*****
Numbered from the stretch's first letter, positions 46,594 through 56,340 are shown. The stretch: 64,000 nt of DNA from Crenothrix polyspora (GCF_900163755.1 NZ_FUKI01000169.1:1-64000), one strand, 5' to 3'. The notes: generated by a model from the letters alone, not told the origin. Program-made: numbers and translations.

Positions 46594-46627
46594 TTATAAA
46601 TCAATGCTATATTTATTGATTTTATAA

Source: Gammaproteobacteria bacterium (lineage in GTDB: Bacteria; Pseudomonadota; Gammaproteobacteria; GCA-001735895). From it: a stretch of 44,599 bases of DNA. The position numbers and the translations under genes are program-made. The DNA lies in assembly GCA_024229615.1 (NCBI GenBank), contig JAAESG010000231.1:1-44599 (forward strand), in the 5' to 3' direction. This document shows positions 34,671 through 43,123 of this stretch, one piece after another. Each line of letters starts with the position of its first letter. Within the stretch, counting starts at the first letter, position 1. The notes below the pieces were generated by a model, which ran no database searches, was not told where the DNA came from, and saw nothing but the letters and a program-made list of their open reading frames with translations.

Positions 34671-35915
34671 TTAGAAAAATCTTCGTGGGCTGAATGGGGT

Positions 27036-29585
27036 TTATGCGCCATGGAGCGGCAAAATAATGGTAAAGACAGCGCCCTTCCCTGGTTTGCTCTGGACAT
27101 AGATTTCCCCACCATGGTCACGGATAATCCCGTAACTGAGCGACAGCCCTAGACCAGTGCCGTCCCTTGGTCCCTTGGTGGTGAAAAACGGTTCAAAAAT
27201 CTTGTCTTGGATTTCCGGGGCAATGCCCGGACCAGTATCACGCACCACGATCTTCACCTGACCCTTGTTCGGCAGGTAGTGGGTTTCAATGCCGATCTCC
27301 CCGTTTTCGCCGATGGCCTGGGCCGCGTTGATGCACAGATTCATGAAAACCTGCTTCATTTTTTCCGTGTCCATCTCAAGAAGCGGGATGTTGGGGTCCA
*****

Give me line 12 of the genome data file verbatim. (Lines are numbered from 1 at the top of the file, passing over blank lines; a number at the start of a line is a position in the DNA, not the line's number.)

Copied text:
27301 CCGTTTTCGCCGATGGCCTGGGCCGCGTTGATGCACAGATTCATGAAAACCTGCTTCATTTTTTCCGTGTCCATCTCAAGAAGCGGGATGTTGGGGTCCA